Tracking Data Through the Storm

By October 19, 2011October 17th, 2014General, Science and Technology
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By Dr. Jesse McNinch and Kerry Larsen

Researchers test the Coastal LIDAR and Radar Imaging System tracked vehicle at the ERDC Field Research Facility in Duck, NC. (Photo courtesy of U.S. Army Corps of Engineers.)

The U.S. Army Engineer Research and Development Center (ERDC) is on the cutting edge of mobile mapping systems for coastal areas, using remote sensing to measure depths and land elevation, as well as waves and currents. Dr. Jesse McNinch and Dr. Katie Brodie, researchers in the ERDC Coastal and Hydraulics Laboratory (CHL), have designed the Coastal LIDAR (Light Detection and Ranging) and Radar Imaging System (CLARIS). Using LIDAR technology coupled with radar, the pair has created a tracked vehicle that can operate in storms, avoiding debris and other obstacles while it gathers information on topography, both of a coastline and the seabed below the waves.

CLARIS can image a beach and underwater contours from elevations of about 100 feet to depths of 60 feet. The vehicle can cover more than six miles of shoreline in two hours, collecting and transmitting data on surface topography and subsurface bathymetry (the measurement of water depth at various places in a body of water), along with wave motion, speed, and direction data. Applications for this new technology are varied, including military force projection uses. Real-time information on surf conditions for a proposed beach landing,for example, could be supplied to military personnel miles away. Other uses include storm data gathering, such as during Hurricane Earl last year, when CLARIS captured surf zone information for use by meteorologists and other scientists.

Prior to CLARIS, collecting simultaneous observations of oceanographic conditions and vulnerable coastal areas during storms had been virtually impossible.

The coastal research community has long recognized the value of “during storm” data because most of the relevant processes (for example, sediment transport, shoreline change, and infrastructure damage) occur during these energetic events. Unfortunately, collecting observations where the signal is strongest necessitates working in the surf zone and over flooded land, one of the most challenging environments on earth.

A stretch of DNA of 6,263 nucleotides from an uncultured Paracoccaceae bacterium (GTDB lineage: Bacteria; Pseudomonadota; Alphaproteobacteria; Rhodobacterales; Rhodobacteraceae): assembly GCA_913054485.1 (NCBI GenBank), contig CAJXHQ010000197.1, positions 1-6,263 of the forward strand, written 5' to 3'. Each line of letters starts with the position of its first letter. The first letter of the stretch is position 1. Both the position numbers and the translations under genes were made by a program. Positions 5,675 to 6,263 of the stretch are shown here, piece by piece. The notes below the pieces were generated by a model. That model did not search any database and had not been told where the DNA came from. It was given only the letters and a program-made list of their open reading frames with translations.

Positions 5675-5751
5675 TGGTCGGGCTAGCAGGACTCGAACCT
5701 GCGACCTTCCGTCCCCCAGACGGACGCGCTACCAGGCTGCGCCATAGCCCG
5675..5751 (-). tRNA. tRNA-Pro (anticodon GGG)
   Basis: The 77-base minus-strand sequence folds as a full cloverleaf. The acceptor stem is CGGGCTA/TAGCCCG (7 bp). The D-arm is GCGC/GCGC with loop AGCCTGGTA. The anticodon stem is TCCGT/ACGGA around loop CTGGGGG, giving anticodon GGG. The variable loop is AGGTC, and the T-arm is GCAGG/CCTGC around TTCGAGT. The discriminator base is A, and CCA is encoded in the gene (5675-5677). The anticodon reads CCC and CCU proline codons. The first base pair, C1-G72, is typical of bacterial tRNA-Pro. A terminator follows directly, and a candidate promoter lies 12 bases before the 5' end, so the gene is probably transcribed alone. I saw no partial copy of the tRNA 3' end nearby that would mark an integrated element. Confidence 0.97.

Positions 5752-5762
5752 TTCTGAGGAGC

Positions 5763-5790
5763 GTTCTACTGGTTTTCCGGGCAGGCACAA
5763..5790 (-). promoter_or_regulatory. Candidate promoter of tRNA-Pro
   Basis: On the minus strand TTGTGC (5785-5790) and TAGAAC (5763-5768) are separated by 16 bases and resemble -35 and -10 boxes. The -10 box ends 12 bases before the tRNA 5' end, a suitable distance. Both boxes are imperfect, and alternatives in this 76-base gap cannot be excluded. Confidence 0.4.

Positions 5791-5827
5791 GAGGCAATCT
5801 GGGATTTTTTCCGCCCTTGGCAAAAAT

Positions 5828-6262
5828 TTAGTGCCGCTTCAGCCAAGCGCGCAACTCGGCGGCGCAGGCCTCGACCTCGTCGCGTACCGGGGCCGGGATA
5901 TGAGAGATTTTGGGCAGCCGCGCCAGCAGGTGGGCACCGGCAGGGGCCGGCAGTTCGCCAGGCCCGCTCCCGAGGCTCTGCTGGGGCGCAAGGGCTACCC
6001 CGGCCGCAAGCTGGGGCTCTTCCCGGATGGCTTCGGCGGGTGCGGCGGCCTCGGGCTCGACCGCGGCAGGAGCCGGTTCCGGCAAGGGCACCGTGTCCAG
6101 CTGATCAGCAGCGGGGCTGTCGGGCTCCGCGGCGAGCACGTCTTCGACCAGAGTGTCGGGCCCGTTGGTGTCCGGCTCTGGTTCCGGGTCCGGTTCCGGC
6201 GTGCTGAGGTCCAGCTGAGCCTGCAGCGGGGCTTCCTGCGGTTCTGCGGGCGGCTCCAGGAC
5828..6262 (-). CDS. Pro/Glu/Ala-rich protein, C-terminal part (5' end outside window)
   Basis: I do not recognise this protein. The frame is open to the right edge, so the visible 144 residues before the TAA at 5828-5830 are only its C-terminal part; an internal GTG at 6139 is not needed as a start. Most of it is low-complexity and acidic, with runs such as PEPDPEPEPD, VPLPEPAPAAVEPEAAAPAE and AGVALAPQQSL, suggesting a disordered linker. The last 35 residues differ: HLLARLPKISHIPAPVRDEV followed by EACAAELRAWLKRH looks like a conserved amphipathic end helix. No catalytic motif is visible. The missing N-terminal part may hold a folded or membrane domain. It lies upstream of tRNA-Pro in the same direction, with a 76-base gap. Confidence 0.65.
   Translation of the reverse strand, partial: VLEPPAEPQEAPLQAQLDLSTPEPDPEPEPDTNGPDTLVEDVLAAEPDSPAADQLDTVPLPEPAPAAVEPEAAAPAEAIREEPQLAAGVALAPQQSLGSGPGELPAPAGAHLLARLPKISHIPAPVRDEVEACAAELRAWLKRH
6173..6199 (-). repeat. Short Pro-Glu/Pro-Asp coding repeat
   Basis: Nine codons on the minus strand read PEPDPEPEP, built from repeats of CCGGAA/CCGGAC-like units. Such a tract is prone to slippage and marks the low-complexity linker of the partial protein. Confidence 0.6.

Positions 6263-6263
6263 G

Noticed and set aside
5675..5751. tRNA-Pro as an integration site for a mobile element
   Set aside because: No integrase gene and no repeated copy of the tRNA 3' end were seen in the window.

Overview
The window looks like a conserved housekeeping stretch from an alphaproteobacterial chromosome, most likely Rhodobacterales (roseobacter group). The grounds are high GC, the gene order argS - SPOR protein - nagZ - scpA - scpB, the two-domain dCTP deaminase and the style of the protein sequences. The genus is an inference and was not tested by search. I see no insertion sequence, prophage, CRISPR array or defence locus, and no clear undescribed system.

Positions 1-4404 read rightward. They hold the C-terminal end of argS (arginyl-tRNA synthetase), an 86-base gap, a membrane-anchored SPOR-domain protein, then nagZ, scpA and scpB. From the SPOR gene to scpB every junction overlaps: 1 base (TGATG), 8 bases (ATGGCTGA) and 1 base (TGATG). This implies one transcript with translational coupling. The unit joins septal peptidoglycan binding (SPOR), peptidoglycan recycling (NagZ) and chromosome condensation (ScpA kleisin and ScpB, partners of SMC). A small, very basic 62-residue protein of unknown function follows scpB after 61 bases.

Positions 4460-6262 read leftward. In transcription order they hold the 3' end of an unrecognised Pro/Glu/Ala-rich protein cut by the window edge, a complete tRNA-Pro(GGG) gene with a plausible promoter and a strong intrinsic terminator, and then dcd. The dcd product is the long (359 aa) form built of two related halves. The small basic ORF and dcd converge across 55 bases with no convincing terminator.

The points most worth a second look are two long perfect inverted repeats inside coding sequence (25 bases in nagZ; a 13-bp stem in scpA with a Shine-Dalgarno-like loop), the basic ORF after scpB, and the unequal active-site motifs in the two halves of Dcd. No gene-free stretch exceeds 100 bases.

The forces of large breaking waves are tremendous, the depths are too shallow for vessel operation, and the scales of change are so large that measurements from just a few locations, such as hardened structures, are inadequate to track such a complex weather process.

CLARIS represents a significant step forward in coastal observing techniques during storm conditions and over large areas. The system has already yielded scientific breakthroughs in understanding shoreline erosion hotspots, beach overwash (the flow of water and sediment over the crest of the beach that does not directly return to the water), and sediment exchange between the beach and nearby shoals.  As part of collaborative research with the U.S. Geologic Survey, CLARIS was applied to observe and measure sediment exchange between shoals and the beach system at Cape Hatteras, NC. In addition, CLARIS is receiving funding support from the Office of Naval Research and other DOD sources.

For more information on the U.S. Army Corps of Engineers, visit, or for more information on ERDC, visit


    • DR. JESSE MCNINCH is Director of the ERDC Field Research Facility’s Field Data Collection and Analysis Branch in Duck, NC. McNinch holds a Ph.D. in marine science from the University of North Carolina at Chapel Hill and is a tenured associate professor at the College of William and Mary, Virginia Institute of Marine Science.
    • KERRY LARSEN is a Public Affairs Specialist at ERDC. He is a graduate of the Public Affairs Officer Course and the Joint Intermediate Public Affairs Course at the Defense Information School.


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